Lively, entertaining reviews of, and essays on, old and newer films and everything relating to them, written by professional author William Schoell.

Thursday, July 18, 2013


A striking shot from "Happiest Millionaire"

 THE HAPPIEST MILLIONAIRE (1967). Director: Norman Tokar.

Walt Disney decided to try and get another blockbuster musical like The Sound of Music or its own Mary Poppins by adapting a play about the real-life Anthony Joseph Drexel Biddle, Sr. of Philadelphia. Frankly, Biddle seems an unlikely subject for a light-hearted musical, as he sounds like a rather grim, conservative soul -- despite his eccentricities, which sound more like childish curmudgeonliness -- who started an athletic-religious movement and probably never had to work a day in his life. As embodied by the ever-likable Fred MacMurray, Biddle is made more palatable in this screen treatment, which could have used a little more of a story. The chief plot has to do with the 1916 courtship and ensuing marriage of Biddle's daughter Cordy (Lesley Ann Warren) and Angier (John Davidson) of a prominent New York family. Biddle has two sons but they seem to disappear early in the picture, and even the maid, played very well by Hemione Baddeley, takes a hike after the intermission [the film is nearly three hours long!]. On the other hand, Tommy Steele's winning personality as the butler is on display throughout the film. Greer Garson is cast as Biddle's wife, and while she adds a bit of class to the film, she doesn't really seem to be in the same movie -- you just can't see her as thinking anything but that Biddle is utterly declasse. Garson doesn't make any attempt to be funny, which may have been wise of her. Speaking of class, Gladys Cooper as Aunt Mary and Geraldine Page as Angier's mother nearly steal the picture, especially in the parlor scene when they have a sophisticated verbal cat-fight. An unexpected cast member is Joan Marshall [who starred in Homicidal as Jean Arless] playing a maid who is terrified of Biddle's collection of pet alligators. [More than once we see Tommy Steele pulling one of the larger gators by the tail.] The songs by the Sherman Brothers are vaguely pleasant at times, but not very memorable.This was the first film for both Warren and Davidson, both of whom are excellent. The Disney studio later teamed them in The One and Only, Genuine, Original Family Band. MacMurray is fine.NOTE: The restored, expanded DVD of this movie actually has a kind of vague double-image on the picture and is certainly not as crisp and clear as it should be.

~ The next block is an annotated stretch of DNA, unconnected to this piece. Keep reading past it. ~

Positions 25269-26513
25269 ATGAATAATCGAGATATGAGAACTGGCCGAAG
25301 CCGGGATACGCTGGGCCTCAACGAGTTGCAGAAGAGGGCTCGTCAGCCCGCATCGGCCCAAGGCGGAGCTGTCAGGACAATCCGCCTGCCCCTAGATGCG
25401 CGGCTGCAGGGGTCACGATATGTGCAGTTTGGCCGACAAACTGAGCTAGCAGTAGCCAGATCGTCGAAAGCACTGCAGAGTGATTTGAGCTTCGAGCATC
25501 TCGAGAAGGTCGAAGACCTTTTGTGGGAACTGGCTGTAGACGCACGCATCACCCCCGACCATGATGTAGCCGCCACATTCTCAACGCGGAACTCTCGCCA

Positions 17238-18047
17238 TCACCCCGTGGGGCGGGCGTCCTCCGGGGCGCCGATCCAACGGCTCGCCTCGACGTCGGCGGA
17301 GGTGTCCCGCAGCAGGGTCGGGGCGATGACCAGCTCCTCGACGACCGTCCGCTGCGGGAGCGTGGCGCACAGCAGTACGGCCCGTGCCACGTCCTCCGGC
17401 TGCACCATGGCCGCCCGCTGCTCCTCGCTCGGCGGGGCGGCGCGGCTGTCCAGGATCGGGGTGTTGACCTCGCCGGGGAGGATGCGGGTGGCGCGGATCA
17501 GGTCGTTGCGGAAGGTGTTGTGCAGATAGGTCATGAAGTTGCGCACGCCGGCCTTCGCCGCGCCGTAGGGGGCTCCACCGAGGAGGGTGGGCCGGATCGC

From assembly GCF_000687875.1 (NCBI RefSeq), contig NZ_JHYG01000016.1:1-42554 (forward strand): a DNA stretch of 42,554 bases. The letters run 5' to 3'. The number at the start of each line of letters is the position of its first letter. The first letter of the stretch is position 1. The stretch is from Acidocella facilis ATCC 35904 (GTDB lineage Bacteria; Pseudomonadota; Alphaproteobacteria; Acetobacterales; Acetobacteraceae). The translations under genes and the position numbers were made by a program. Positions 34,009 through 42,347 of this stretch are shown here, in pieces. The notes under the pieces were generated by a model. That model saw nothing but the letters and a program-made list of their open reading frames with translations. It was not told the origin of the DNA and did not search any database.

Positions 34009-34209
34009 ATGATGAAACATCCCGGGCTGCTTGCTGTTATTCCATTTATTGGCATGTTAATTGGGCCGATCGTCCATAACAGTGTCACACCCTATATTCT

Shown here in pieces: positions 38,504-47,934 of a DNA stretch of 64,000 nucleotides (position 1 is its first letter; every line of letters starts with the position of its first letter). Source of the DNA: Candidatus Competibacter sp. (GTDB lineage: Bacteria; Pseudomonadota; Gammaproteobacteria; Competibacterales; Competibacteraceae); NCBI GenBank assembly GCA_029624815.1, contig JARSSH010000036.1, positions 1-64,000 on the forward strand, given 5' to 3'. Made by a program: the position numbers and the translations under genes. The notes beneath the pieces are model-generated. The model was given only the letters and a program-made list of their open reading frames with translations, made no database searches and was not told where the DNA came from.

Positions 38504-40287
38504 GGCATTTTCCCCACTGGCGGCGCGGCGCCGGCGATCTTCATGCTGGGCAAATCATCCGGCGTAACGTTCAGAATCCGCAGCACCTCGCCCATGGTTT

Verdict: The movie is not terrible, it's just too long and aimless and needs a stronger story. **1/2.

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